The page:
Tameside Council has said it has formally agreed to double the investment being put into Stalybridge town centre.
Following a meeting of its Executive Cabinet last week, the authority say it has shown its commitment to investing in the town by formally agreeing to match fund the successful application to Historic England's High Street Heritage Action Zone initiative.
With the final outcome of the bid due at the end of March, the council could receive up to £1.27 million of funding, meaning a combined total of £2.54 million could be invested into the town centre.
After several months of talks and consultations, the council say it is now preparing to move forward with the additional investment in Stalybridge, through the Greater Manchester Town Centre Challenge.
The authority’s executive cabinet was shown an action plan that will soon make it possible to start turning ideas into reality.
Members also saw the findings of a questionnaire, which asked the public what they would like to see in Stalybridge.
Suggestions included more support for shops and businesses, a river walkway, cultural and arts activities, new cycling routes, and a cleaner, brighter environment.
The money has been earmarked for a range of projects including a shop-front grants scheme, community engagement, more town-centre events to follow on from the lantern parade and cycling festival, and a look at the possibilities offered by the civic hall and Astley Cheetham Art Gallery.
This follows on from work already under way to look at repurposing space in the town and to create a heritage walk from the railway station, along Market Street, and towards Armentieres Square.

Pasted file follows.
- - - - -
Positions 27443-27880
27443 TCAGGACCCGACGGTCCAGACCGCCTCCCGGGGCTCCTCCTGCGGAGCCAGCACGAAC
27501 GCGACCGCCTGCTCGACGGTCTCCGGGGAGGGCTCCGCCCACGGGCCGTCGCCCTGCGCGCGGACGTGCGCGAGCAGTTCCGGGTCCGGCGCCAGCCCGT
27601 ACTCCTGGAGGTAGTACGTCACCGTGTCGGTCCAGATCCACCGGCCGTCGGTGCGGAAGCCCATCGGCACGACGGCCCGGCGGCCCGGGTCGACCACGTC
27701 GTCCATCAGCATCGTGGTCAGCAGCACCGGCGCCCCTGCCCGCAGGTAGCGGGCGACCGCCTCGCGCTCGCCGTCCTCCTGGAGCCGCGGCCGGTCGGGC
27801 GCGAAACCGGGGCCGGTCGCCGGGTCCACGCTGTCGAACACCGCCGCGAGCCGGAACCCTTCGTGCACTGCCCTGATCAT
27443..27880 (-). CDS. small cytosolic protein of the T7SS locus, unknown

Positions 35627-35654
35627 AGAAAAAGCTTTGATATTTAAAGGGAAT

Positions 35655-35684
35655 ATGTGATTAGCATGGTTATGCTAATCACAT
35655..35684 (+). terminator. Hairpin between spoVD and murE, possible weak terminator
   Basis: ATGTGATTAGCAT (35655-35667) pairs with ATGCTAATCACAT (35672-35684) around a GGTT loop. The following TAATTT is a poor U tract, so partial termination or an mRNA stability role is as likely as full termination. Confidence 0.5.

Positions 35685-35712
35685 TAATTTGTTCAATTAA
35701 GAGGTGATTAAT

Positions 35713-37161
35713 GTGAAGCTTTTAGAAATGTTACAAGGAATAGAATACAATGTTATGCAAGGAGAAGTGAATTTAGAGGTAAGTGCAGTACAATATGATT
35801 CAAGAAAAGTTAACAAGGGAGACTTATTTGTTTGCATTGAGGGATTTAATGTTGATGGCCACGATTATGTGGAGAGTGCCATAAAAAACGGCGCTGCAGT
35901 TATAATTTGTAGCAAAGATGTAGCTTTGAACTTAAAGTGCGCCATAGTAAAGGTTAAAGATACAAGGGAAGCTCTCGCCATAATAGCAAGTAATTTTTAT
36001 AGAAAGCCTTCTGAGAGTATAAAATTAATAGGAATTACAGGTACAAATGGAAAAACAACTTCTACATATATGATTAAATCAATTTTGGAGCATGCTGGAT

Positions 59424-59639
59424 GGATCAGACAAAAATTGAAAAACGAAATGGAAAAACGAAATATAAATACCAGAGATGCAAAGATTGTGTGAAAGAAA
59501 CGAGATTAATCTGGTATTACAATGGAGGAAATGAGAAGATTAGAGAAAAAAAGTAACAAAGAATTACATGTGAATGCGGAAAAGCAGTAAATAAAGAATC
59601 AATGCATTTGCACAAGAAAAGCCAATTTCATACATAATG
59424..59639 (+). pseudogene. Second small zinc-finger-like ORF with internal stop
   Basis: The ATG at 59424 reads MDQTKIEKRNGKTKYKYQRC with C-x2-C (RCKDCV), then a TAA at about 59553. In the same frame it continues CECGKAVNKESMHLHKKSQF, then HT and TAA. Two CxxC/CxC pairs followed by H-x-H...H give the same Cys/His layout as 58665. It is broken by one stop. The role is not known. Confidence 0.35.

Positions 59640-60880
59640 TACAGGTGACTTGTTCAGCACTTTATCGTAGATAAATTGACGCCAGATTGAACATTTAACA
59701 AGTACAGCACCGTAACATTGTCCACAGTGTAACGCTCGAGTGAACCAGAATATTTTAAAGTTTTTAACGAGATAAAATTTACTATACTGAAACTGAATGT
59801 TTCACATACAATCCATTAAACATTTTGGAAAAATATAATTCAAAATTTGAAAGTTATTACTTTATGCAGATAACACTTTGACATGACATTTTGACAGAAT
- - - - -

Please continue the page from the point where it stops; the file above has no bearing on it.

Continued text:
Stalybridge was put forward as Tameside’s entry when metro mayor Andy Burnham launched his Greater Manchester Town Centre Challenge two years ago. It’s an ambitious scheme to regenerate urban centres across the city region by raising their profile so they have a better chance of attracting investment.
The plan is being implemented with the help of the Stalybridge Town Centre Challenge Board - a working group comprised of local representatives.
Cllr Oliver Ryan, Tameside Council’s executive member for finance and economic growth, commented: “Stalybridge has so much to offer. As the people who answered our questionnaires were quick to point out, it’s steeped in history, has a unique riverside location, excellent transport links, and is ideally placed for access to Manchester city centre and the countryside.
“We’re looking at lots of intriguing ideas. Last summer’s highly successful festival of culture, when the Royal Exchange staged performances at a pop-up theatre called The Den, demonstrated how much culture means to the town.
“The package we’re putting together represents a real vote of confidence in Stalybridge. I’m very excited about the town’s future and I’m sure the residents will be too when our plans are finalised.”
Jonathan Reynolds, MP for Stalybridge and Hyde, said: "A strategy like this is what I want for every town in Tameside, but especially for Stalybridge and Hyde town centres which both need a long-term reinvention towards greater leisure and housing use alongside the traditional retail offer.
"In my view councils don’t have anywhere near the powers they need to sort town centres out quickly – they don’t own the shops, set the business rates, or even have the planning powers to limit some premises from changing their use. However, by setting out a long-term plan and working with the private sector they can make a big difference. The conversion of the burnt out Casablancas site to a thriving residential block in the centre of Stalybridge is a great example of what can be done, though even that wasn’t easy to deliver.
"What I like in this plan is a series of detailed action points going forward. Alongside the planned redevelopment of the old clinic site, the old police station, Castle Street and Stalybridge West (the land behind the station) I am feeling optimistic about the future. I really believe the town centre could be fantastic."